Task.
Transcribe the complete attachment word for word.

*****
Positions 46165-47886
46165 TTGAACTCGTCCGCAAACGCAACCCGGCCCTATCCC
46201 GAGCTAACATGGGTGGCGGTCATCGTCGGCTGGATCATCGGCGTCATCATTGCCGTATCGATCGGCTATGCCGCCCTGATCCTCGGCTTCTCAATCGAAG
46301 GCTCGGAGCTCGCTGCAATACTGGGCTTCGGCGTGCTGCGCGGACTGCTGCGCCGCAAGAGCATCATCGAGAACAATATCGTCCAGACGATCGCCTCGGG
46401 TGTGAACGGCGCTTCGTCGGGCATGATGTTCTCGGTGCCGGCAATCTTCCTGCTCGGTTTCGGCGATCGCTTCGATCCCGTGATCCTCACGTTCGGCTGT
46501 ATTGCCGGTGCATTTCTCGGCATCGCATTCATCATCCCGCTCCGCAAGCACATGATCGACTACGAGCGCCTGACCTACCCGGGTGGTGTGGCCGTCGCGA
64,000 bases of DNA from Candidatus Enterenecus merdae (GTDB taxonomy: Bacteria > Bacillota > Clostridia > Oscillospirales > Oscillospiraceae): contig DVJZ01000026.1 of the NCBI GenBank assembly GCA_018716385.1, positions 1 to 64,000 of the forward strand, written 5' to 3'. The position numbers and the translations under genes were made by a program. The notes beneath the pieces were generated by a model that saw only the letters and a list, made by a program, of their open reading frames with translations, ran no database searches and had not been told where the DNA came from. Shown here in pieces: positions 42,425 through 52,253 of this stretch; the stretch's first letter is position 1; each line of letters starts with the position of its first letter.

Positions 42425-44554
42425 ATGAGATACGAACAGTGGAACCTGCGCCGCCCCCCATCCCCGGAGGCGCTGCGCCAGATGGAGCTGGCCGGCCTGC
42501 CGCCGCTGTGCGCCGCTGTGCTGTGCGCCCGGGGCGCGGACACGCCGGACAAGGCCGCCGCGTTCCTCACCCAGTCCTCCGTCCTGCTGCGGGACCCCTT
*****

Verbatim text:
Positions 46165-47886
46165 TTGAACTCGTCCGCAAACGCAACCCGGCCCTATCCC
46201 GAGCTAACATGGGTGGCGGTCATCGTCGGCTGGATCATCGGCGTCATCATTGCCGTATCGATCGGCTATGCCGCCCTGATCCTCGGCTTCTCAATCGAAG
46301 GCTCGGAGCTCGCTGCAATACTGGGCTTCGGCGTGCTGCGCGGACTGCTGCGCCGCAAGAGCATCATCGAGAACAATATCGTCCAGACGATCGCCTCGGG
46401 TGTGAACGGCGCTTCGTCGGGCATGATGTTCTCGGTGCCGGCAATCTTCCTGCTCGGTTTCGGCGATCGCTTCGATCCCGTGATCCTCACGTTCGGCTGT
46501 ATTGCCGGTGCATTTCTCGGCATCGCATTCATCATCCCGCTCCGCAAGCACATGATCGACTACGAGCGCCTGACCTACCCGGGTGGTGTGGCCGTCGCGA
64,000 bases of DNA from Candidatus Enterenecus merdae (GTDB taxonomy: Bacteria > Bacillota > Clostridia > Oscillospirales > Oscillospiraceae): contig DVJZ01000026.1 of the NCBI GenBank assembly GCA_018716385.1, positions 1 to 64,000 of the forward strand, written 5' to 3'. The position numbers and the translations under genes were made by a program. The notes beneath the pieces were generated by a model that saw only the letters and a list, made by a program, of their open reading frames with translations, ran no database searches and had not been told where the DNA came from. Shown here in pieces: positions 42,425 through 52,253 of this stretch; the stretch's first letter is position 1; each line of letters starts with the position of its first letter.

Positions 42425-44554
42425 ATGAGATACGAACAGTGGAACCTGCGCCGCCCCCCATCCCCGGAGGCGCTGCGCCAGATGGAGCTGGCCGGCCTGC
42501 CGCCGCTGTGCGCCGCTGTGCTGTGCGCCCGGGGCGCGGACACGCCGGACAAGGCCGCCGCGTTCCTCACCCAGTCCTCCGTCCTGCTGCGGGACCCCTT